Mobiles in India

I am quoted in a MercuryNews story:

The mobile phone is becoming the society-changing force that the PC was in the United States. It’s far more affordable than a computer and provides instant and constant communication links for millions of Indians, many of whom do not own desktops or even have land-line phones.

“The next Microsoft, Cisco or Google of the world is going to come out of countries like India,” said Rajesh Jain, an entrepreneur and chief executive of Netcore Solutions, a Mumbai company creating mobile Internet applications, from entertainment to social networking. “It will be built around mobile. That’s what I think Silicon Valley companies need to understand: The next battleground is not about Web 2.0. It’s about the mobile Internet. And that is happening here, not in the U.S.”

Eventually Jain and others see mobile phones becoming the preferred way Indians, and people in other developing countries, access the Internet. That will be increasingly true as, during the next 12 to 24 months, so-called third-generation networks that allow for high-speed mobile Internet access — comparable to broadband — are deployed across India, he said.

“This is the untouched opportunity,” Jain said. “You’ve got to get away from the PC-first mentality. How do you re-create the magic of the Internet for people who, for the most part, have not had access to a PC?”

India-specific VC Models

Venture Intelligence Blog has a quote from Basab Pradhan:

– Unlike in the Valley, Web 2.0 has no relevance to the Indian domestic market. Internet penetration is low (5.4%), broadband is lower (<0.5%). Even if you include use at work, account sharing and internet cafes, the consumer internet is a tiny market. It may be interesting for some compelling ideas or if someone wants to bet on growth. But in my opinion, it is not going to attract much investment unless there is a broader "global Indian" or a "click and mortar" play. - Mobile however is hugely interesting. Mobile penetration in India is twice that of the internet and is growing at rates close to 50%. There are opportunities to develop mobile applications that the developed world never needed because of high internet penetration. Booking a cinema ticket in the US is probably done 95% of the times over an internet connection and 5% on a cell phone screen. In India it may be totally different. This also holds out the opportunity that Indian startups may develop mobile applications for the Indian market and then take them to Europe and other developed markets.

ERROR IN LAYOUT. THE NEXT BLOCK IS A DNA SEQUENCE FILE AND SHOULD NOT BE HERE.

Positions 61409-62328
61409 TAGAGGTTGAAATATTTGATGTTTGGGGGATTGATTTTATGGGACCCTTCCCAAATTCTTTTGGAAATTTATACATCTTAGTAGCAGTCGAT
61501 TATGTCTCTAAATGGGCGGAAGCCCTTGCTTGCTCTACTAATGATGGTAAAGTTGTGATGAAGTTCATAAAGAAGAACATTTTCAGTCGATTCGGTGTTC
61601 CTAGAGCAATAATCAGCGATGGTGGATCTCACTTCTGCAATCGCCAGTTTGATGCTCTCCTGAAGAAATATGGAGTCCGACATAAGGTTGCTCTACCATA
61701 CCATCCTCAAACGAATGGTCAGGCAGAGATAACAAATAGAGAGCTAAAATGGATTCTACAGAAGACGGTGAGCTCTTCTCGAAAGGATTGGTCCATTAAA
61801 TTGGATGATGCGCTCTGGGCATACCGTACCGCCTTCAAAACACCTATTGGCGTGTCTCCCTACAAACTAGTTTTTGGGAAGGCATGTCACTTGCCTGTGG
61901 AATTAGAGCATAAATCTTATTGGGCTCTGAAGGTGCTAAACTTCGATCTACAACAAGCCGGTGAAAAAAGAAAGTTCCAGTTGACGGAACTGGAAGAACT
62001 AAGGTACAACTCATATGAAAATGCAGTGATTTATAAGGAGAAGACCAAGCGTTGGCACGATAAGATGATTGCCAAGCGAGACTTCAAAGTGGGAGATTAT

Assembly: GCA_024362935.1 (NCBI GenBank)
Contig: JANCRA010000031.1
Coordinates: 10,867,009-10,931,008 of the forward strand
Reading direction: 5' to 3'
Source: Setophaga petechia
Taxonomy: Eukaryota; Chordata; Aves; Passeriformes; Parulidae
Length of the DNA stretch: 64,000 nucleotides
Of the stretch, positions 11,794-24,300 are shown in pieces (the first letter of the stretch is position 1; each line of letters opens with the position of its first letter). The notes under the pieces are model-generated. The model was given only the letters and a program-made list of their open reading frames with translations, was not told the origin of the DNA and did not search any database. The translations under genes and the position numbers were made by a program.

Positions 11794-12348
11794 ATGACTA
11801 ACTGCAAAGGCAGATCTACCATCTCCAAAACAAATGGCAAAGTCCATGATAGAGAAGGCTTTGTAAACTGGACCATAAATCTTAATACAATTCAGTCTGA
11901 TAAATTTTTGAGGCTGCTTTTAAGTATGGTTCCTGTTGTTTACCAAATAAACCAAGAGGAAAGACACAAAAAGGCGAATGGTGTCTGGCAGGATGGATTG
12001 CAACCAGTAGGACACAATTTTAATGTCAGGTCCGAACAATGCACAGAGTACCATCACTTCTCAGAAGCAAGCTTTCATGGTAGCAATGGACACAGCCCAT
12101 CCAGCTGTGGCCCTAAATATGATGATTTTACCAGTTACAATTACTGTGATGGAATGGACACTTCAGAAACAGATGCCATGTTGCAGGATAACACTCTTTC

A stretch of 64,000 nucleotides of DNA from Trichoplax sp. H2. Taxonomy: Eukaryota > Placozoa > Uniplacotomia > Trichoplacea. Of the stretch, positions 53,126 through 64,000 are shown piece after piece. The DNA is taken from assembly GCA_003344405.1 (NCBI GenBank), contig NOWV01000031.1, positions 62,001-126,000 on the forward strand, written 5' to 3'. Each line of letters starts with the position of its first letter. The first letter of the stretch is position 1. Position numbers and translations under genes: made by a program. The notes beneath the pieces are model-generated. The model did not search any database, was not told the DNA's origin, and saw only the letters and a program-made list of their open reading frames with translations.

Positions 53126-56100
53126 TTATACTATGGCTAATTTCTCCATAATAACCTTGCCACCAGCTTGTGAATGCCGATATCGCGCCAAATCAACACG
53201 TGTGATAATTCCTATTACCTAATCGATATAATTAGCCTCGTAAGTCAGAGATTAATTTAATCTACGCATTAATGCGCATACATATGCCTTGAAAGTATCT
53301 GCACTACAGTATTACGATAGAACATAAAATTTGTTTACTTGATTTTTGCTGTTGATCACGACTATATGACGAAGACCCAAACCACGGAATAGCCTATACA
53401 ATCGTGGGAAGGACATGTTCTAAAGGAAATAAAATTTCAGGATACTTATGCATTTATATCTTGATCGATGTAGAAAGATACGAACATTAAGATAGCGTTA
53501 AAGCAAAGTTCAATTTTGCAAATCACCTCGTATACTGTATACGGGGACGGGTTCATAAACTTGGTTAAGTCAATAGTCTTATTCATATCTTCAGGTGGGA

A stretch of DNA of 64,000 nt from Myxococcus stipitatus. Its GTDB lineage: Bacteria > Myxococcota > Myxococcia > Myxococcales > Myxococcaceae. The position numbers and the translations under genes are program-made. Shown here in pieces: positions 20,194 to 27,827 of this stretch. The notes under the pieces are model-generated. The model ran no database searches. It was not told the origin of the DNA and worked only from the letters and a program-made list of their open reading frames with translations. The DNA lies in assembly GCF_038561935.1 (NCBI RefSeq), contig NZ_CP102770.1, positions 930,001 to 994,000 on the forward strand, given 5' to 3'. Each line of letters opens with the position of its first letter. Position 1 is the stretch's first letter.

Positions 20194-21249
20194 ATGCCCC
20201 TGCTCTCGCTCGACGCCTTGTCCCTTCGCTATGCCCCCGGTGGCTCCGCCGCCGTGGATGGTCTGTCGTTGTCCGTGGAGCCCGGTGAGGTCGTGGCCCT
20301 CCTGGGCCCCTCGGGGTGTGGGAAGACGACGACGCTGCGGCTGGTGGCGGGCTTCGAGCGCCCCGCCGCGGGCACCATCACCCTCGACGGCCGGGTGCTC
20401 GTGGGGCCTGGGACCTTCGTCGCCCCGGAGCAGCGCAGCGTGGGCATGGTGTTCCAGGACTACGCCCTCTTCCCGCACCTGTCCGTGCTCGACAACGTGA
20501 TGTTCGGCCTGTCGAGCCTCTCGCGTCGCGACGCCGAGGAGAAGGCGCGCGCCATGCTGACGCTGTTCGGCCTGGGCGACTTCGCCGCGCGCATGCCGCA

Building Engineering Teams

[via Thejo] March Hedlund writes: “The best way to get developers to build something great is to make them believe your goal is worthwhile. If you do, control from the top will not only be unnecessary; it will be impossible. That’s the best situation you can hope to create, and frankly I love that so many people don’t believe that, since it makes things so much easier for those of us who do.”

Beyond Web 2.0

Technology Review writes:

To see how these ideas may evolve, and what may emerge after Web 2.0, one need only look to groups such as MIT’s Computer Science and Artificial Intelligence Laboratory, the World Wide Web Consortium,, and Google. All of these organizations are working for a smarter Web, and some of their prototype implementations are available on the Web for anyone to try. Many of these projects emphasize leveraging the human intelligence already embedded in the Web in the form of data, metadata, and links between data nodes. Others aim to recruit live humans and apply their intelligence to tasks computers can’t handle. But none are ready for prime time.

The first category of projects is related to the Semantic Web, a vision for a smarter Web laid out in the late 1990s by World Wide Web creator Tim Berners-Lee. The vision calls for enriching every piece of data on the Web with metadata conveying its meaning. In theory, this added context would help Web-based software applications use the data more appropriately.